By Nick Butler

Laura Massaro will face Nicol David in the Allam British Open final in a repeat of last years showdown ©Allam British OpenA compelling final is on the cards at the Allam British Open in Hull as England's world champion Laura Massaro takes on Malaysian world number one Nicol David in a repeat of last year's showdown.

Last year Massaro beat David 11-4 3-11 12-10 11-7 to become the first home winner of the historic event since Lisa Opie did so 22 years ago in 1991.

In March, the 30-year-old also won the delayed 2013 World Championships in Penang after beating Nour El Sherbini in the final, after the Egyptian player had earlier shocked home favourite David 3-2 at the semi-final stage. 

Massaro continued this rich run of form with a victory over Egypt's world number three Raneem El Weleily 6-11, 11-8, 11-4, 11-7 in front of a patriotic home crowd at Hull's Sports Arena.

But David, chasing a fifth British Open title, will be seeking revenge after she overcame another English player, Alison Waters, 8-11, 11-5, 11-4, 11-2.

"Defending the title means a huge amount," said Massaro.

"To win it once is a big honour but to do it two years in a row would be massive.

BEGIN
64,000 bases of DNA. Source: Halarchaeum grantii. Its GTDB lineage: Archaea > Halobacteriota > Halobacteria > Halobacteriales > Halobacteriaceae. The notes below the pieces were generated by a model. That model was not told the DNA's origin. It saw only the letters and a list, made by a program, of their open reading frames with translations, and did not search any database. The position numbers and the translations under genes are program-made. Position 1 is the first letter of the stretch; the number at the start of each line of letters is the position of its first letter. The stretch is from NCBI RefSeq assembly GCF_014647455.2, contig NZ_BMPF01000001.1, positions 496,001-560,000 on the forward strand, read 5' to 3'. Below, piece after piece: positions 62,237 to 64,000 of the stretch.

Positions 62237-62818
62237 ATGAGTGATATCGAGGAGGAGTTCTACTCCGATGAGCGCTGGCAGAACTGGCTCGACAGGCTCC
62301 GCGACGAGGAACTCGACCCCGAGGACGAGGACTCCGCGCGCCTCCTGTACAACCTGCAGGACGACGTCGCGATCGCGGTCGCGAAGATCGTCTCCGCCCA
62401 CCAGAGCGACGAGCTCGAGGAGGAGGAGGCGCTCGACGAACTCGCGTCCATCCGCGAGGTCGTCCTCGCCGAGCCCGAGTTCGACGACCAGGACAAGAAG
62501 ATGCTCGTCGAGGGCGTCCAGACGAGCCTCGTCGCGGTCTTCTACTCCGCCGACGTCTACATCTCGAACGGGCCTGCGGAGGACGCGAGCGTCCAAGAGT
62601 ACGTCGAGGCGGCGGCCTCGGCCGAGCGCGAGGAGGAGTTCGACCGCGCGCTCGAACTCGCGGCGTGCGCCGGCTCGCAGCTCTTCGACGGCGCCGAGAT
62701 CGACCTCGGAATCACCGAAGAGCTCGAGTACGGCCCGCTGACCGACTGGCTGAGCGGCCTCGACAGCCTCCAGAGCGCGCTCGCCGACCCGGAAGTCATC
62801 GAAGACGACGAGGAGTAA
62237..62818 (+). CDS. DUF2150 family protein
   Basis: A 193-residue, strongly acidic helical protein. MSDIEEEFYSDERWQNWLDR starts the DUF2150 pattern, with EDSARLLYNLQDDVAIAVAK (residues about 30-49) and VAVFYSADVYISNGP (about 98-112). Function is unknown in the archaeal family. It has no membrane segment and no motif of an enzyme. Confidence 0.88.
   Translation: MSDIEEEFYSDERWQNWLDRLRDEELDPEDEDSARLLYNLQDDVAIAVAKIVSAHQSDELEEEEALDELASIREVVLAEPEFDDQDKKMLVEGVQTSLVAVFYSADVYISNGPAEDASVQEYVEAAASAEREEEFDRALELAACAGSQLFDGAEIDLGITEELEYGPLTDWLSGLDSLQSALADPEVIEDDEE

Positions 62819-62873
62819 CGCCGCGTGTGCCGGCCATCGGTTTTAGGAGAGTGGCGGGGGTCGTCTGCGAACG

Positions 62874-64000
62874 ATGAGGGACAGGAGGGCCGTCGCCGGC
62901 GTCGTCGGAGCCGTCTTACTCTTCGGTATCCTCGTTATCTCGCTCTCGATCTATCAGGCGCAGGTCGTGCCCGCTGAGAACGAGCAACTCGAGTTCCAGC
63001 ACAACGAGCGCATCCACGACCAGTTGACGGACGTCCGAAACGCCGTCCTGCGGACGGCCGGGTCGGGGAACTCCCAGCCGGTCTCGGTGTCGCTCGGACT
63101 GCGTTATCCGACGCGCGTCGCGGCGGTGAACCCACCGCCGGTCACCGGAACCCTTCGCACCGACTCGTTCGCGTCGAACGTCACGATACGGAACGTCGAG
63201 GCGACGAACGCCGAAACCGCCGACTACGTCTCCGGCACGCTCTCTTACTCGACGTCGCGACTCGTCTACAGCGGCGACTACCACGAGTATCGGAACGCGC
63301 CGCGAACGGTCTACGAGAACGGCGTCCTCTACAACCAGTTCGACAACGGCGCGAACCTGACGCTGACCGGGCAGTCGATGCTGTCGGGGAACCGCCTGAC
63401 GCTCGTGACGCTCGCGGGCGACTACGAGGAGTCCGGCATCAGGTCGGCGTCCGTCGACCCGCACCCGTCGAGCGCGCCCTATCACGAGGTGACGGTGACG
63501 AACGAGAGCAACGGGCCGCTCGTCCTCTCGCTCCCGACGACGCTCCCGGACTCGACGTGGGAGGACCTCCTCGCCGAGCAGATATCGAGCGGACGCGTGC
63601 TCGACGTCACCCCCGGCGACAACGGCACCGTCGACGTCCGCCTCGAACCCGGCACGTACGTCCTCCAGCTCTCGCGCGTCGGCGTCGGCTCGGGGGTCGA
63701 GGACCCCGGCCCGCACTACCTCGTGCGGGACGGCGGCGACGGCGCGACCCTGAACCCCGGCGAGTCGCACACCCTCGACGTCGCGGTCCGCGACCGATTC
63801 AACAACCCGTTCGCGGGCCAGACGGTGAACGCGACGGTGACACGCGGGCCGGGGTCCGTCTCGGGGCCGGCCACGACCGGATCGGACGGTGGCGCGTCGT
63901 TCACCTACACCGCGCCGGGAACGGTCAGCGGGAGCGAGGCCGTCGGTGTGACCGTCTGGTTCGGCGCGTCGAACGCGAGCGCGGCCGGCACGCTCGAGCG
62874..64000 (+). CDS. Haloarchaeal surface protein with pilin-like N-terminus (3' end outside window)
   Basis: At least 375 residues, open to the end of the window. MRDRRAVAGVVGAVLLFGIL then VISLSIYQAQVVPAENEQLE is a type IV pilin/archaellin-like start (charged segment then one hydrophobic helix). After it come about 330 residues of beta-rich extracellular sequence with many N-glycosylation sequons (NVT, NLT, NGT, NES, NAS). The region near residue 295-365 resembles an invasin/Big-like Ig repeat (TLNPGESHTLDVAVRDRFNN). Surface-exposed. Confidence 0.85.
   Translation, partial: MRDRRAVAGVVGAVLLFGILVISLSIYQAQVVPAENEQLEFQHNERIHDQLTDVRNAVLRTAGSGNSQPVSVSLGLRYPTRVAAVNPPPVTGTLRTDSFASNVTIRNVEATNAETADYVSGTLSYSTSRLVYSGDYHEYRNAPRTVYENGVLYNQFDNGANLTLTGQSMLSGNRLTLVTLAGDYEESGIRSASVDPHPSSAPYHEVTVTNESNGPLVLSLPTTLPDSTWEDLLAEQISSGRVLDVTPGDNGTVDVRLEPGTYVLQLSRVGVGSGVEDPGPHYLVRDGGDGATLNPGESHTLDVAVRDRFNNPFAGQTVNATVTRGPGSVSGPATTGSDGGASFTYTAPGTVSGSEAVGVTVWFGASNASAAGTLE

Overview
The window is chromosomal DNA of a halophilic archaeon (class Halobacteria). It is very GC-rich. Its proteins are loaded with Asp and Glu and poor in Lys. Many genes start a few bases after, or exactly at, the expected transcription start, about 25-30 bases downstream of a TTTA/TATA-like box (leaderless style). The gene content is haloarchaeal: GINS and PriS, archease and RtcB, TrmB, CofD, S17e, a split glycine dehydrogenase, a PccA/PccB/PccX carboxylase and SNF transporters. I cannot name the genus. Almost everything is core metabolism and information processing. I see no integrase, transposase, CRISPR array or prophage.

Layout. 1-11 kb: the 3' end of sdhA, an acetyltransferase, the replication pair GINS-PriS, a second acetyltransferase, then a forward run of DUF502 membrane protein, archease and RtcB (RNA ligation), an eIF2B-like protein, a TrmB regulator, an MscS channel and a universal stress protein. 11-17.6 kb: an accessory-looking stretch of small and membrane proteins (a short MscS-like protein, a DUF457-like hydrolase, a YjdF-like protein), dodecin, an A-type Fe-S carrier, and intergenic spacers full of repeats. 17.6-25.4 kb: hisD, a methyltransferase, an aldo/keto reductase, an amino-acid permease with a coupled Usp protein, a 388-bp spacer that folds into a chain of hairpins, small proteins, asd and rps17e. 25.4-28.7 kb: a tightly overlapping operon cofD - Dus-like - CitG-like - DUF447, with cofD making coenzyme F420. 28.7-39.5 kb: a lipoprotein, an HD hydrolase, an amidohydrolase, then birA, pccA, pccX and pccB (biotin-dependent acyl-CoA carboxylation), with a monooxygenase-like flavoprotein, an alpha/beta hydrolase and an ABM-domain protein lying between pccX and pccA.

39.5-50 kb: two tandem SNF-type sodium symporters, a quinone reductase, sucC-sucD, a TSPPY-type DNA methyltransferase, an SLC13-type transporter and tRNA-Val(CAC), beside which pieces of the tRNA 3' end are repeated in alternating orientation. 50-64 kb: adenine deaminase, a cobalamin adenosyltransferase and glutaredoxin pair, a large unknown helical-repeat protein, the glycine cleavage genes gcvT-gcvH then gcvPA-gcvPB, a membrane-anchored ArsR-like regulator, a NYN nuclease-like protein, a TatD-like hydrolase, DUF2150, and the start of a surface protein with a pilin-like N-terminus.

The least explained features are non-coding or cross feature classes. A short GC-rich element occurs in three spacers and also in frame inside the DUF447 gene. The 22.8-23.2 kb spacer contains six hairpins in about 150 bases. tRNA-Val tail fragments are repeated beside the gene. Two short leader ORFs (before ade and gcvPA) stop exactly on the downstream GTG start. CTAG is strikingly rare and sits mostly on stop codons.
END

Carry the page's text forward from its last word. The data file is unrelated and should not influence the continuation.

"I've made my seeded position now so I can finally play with a bit of pressure off.

"Playing Nicol there won't be pressure because she's world number one but it just comes down to playing my game plan as well as I can on each day."

Nicol David will be keen to avenge Laura Massaro after the English player won the 2013 final ©SquashPicsNicol David will be keen to avenge Laura Massaro after the English player won the 2013 final ©SquashPics

David, winner of seven World Open titles in addition to the Delhi 2010 Commonwealth Games singles title, insisted she was confident of gaining revenge as she looked forward to taking on her closest rival. 

"It's a repeat of the final last year, but I don't think we'll be doing anything differently we're just going to be playing our best squash in the final of the British Open and you should expect a really good battle," said the 30-year-old.

"The British Open to me is very prestigious, it's like winning the world title.

"It has so much history behind it and just knowing that you're part of it makes a difference when you're out there on court playing squash in front of a great crowd."

There will also be English participation in the men's final after number one seed Nick Matthew overcame Egypt's Mohammed Elshorbagy in a marathon 104 minute encounter, in which he won 4-11, 14-12, 3-11, 11-7, 11-8.

He will face Grégory Gaultier of France in the final match as a bad day for Egypt was completed after third seed Ramy Ashour was beaten 11-7, 12-10, 3-11, 11-7.

Both finals will take place tomorrow as the week long competition concludes. 

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